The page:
History of Bulgaria (1878–1946)
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The Treaty of San Stefano of March 3, 1878 provided for a self-governing Bulgarian state, which comprised the geographical regions of Moesia, Thrace and Macedonia. Based on that date Bulgarians celebrate Bulgaria's national day on March 3 each year. Fearing the establishment of a large Russian client state on the Balkans, the other Great Powers, especially Britain and Austro-Hungary however, were not willing to agree to the treaty. The British were concerned over the safety of their routes to the Suez Canal and India. The Dual Monarchy that was the Austria-Hungarian Empire was afraid that establishment of a large independent Slavic state in the Balkans would encourage other Slavs living in the Austro-Hungarian Empire to also seek an independent break away state. Accordingly, both Britain and Austria-Hungary sought a revision of the Treaty of San Stefano.
As a result, the Treaty of Berlin (1878), under the supervision of Otto von Bismarck of Germany and Benjamin Disraeli of Britain, revised the earlier treaty, and scaled back the proposed Bulgarian state. An autonomous Principality of Bulgaria was created, between the Danube and the Stara Planina range, with its seat at the old Bulgarian capital of Veliko Turnovo, and including Sofia. This state was to be under nominal Ottoman sovereignty but was to be ruled by a prince elected by a congress of Bulgarian notables meeting in Turnovo as the Bulgarian Principality's Constituent Assembly on February 10, 1879 and approved by the Powers. They insisted that the Prince could not be a Russian, but in a compromise Prince Alexander of Battenberg, a nephew of Tsar Alexander II, was chosen. An autonomous Ottoman province under the name of Eastern Rumelia was created south of the Stara Planina range, whereas Macedonia was returned under the sovereignty of the Sultan.
Personal Union with Eastern Rumelia 
The Bulgarians adopted an advanced democratic constitution, and power soon passed to the Liberal Party led by Stefan Stambolov. Prince Alexander had conservative leanings, and at first opposed Stambolov's policies, but by 1885 he had become sufficiently sympathetic to his new country to change his mind, and supported the Liberals. He also supported the Unification of Bulgaria and Eastern Rumelia, which was brought about by a coup in Plovdiv in September 1885. The Powers did not intervene because of the power struggles between them. Shortly after, Serbia declared war on Bulgaria in the hope of grabbing territory while the Bulgarians were distracted. The Bulgarians defeated them at Slivnitsa and used the momentum to launch a counterattack. The Serbian army was pushed deeply into Serbian territory, but Bulgaria was forced to halt its advance after the Austro-Hungarian Empire threatened to intervene on the Serbian side. The unification was accepted by the Powers in the form of personal union.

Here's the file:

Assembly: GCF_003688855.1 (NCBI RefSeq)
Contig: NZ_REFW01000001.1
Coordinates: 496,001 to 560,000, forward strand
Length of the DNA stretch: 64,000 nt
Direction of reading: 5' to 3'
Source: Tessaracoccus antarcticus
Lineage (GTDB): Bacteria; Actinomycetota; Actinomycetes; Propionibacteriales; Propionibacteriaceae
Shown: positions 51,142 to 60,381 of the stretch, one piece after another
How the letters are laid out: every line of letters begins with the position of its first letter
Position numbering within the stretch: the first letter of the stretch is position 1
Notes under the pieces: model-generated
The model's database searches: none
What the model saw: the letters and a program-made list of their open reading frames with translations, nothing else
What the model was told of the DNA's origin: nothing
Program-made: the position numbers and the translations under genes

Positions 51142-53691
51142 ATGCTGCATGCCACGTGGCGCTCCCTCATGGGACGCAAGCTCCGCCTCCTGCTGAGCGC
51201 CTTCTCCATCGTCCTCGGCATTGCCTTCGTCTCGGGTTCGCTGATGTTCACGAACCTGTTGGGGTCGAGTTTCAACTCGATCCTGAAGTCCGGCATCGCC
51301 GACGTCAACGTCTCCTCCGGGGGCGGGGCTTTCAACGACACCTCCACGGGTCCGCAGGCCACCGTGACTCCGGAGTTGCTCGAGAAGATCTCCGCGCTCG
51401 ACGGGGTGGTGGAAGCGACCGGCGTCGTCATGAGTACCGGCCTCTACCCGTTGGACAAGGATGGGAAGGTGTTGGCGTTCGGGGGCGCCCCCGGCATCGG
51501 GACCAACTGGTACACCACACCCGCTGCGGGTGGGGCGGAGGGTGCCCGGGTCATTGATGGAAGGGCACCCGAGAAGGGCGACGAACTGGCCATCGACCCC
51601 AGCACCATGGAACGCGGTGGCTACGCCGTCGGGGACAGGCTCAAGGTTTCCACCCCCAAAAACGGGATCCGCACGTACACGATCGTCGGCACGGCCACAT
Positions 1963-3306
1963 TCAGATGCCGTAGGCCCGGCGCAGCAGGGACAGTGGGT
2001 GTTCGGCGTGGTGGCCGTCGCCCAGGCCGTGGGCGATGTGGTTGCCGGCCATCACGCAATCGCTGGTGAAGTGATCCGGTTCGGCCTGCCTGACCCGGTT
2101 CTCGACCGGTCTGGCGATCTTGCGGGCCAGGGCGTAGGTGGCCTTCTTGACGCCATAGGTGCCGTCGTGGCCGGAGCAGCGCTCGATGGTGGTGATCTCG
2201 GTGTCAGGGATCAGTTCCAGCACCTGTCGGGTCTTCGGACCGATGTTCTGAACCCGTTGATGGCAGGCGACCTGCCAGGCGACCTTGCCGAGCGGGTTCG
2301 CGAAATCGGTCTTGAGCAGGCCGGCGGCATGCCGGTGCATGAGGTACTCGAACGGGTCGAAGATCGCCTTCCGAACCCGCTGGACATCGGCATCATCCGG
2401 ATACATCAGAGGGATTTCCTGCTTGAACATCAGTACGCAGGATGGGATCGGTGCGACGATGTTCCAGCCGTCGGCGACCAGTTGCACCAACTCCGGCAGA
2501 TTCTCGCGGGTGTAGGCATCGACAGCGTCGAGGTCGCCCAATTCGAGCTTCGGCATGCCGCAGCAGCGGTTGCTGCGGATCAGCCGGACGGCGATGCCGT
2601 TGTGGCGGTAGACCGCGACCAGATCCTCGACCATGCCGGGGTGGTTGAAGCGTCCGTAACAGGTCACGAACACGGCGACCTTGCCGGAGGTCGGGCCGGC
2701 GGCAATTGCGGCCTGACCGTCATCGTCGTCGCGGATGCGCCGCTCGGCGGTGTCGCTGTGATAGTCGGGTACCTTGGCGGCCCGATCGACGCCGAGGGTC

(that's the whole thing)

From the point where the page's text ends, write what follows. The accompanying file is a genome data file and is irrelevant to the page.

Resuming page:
These events made Alexander very popular in Bulgaria, but Russia was increasingly dissatisfied at his liberal tendencies. In August 1886 they fomented a coup, in the course of which Alexander was forced to abdicate and was exiled to Russia. Stambolov, however, acted quickly and the participants in the coup were forced to flee the country. Stambolov tried to reinstate Alexander, but strong Russian opposition forced the prince to abdicate again. In July 1887 the Bulgarians elected Ferdinand of Saxe-Coburg-Gotha as their new Prince. Ferdinand was the "Austrian candidate" and the Russians refused to recognize him despite his friendship with Tsar Alexander III. Ferdinand initially worked with Stambolov, but by 1894 their relationship worsened. Stambolov resigned and was assassinated in July 1895. Ferdinand then decided to restore relations with Russia, which meant returning to a conservative policy.